Wright, A. V., et al. “Structures of the CRISPR Genome Integration Complex,” Science 357(6356), 1113–1118 (2017). [DOI:10.1126/science.aao0679].

Instruments and Facilities Used: X-ray macromolecular crystallography; beamline 8.3.1; protein crystallography (PX); and scattering/diffraction at the Advanced Light Source at Lawrence Berkeley National Laboratory; Stanford Synchrotron Radiation Light Source 9-2 beamline.


Novel Orange Carotenoid Proteins Shedding Light on Evolution of Cyanobacteria Photoprotection

blue-green algae
Filamentous blue-green algae [Courtesy Landcare Research. Reused under a Creative Commons license (CC By 4.0, https://creativecommons.org/licenses/by/4.0/).]
A research study has identified and characterized a new, functionally distinct member of the orange carotenoid protein (OCP) family. The OCP complex enables chromatically acclimating blue-green algae to avoid cellular damage and growth inhibition in conditions of high light or nutrient stress. In a recent bioinformatic analysis of all available cyanobacterial genomes, the group found that many of these ecophysiologically diverse organisms encode more than one copy of the full-length OCP. The study’s focus was the filamentous blue-green algae Tolypothrix, which encodes two OCPs.

One copy was determined to be functionally equivalent to the well-characterized OCP of Synechocystis cyanobacteria, dubbed OCP1. But the second, OCP2, was distinct in several key aspects. The researchers hypothesize that OCP2 and another bioinformatically identified protein, OCPx, reflect intermediate stages in the evolution of photoprotection in cyanobacteria.

Bao, H., et al. “Additional Families of Orange Carotenoid Proteins in the Photoprotective System of Cyanobacteria.” Nature Plants 3, Article 17089 (2017). [DOI:10.1038/nplants.2017.89].

Instruments and Facilities: X-ray macromolecular crystallography and diffraction at Advanced Light Source at Lawrence Berkeley National Laboratory.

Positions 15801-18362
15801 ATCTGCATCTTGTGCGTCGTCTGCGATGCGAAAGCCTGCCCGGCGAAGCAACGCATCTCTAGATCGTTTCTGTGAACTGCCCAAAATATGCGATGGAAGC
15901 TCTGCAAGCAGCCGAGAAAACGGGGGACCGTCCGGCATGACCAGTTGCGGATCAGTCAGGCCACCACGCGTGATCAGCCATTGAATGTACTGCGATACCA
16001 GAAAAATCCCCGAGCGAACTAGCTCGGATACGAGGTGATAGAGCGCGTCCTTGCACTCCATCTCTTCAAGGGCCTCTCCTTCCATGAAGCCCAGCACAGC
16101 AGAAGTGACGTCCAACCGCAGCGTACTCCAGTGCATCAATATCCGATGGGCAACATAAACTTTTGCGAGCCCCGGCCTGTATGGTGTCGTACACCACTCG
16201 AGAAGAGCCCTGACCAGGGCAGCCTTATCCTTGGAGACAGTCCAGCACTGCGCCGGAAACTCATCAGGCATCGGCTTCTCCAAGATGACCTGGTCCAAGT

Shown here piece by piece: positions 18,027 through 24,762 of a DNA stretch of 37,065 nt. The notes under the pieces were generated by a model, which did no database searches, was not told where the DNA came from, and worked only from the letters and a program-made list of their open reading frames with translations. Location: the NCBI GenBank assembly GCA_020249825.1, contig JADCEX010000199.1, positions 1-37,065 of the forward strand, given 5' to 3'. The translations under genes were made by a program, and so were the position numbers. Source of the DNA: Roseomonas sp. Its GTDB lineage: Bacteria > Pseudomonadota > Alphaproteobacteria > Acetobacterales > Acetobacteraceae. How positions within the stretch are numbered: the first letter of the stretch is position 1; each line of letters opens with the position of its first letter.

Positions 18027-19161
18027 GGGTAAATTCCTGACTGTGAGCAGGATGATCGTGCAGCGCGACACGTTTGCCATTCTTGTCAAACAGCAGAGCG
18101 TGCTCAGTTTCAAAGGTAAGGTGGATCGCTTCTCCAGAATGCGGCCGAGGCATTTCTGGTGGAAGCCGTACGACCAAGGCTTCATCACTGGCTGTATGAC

Study on Human Skin Microbiome Finds Archaea Abundance Associated with Age

archaeal cells
(Left, blue and green images) Fluorescence images of archaeal cells in skin wipe samples; the Advanced Light Source (ALS) at Argonne National Laboratory was used to measure infrared absorption spectra of different Archaea types. (Right, illustration) The hierachical chart of the human skin archaeome with Thaumarchaeota (red), Euryarchaeota (green), and Crenarchaeota (blue). [From Moissl-Eichinger, C., et al. “Human Age and Skin Physiology Shape Diversity and Abundance of Archaea on Skin.” Sci. Rep. 7, 4039 (2017). [DOI:10.1038/s41598-017-04197-4]. Reused under a Creative Commons license (CC BY 4.0, https://creativecommons.org/licenses/by/4.0/).]
What’s on your skin? Your skin is crawling with single-celled microorganisms—and they’re not just bacteria. This study found that the skin microbiome also contains the extreme-loving archaea, and that the amount of these microbes varies with age. The microbiome forms a protective layer that protects the body from pathogens. Both genetic and chemical analyses of samples collected from human volunteers ranging in age from 1 to 75 showed that archaea were most abundant in subjects younger than 12 and older than 60. Before the study, the existence of archaea on human skin was unknown, but they are now known to play an important part. The international study also determined that gender was not a factor but that people with dry skin have more archaea. Results from genetic analysis and infrared spectroscopy imaging allowed scientists to link lower levels of oily secretion of sebaceous glands and with increased archaea, most of which have proven to be beneficial.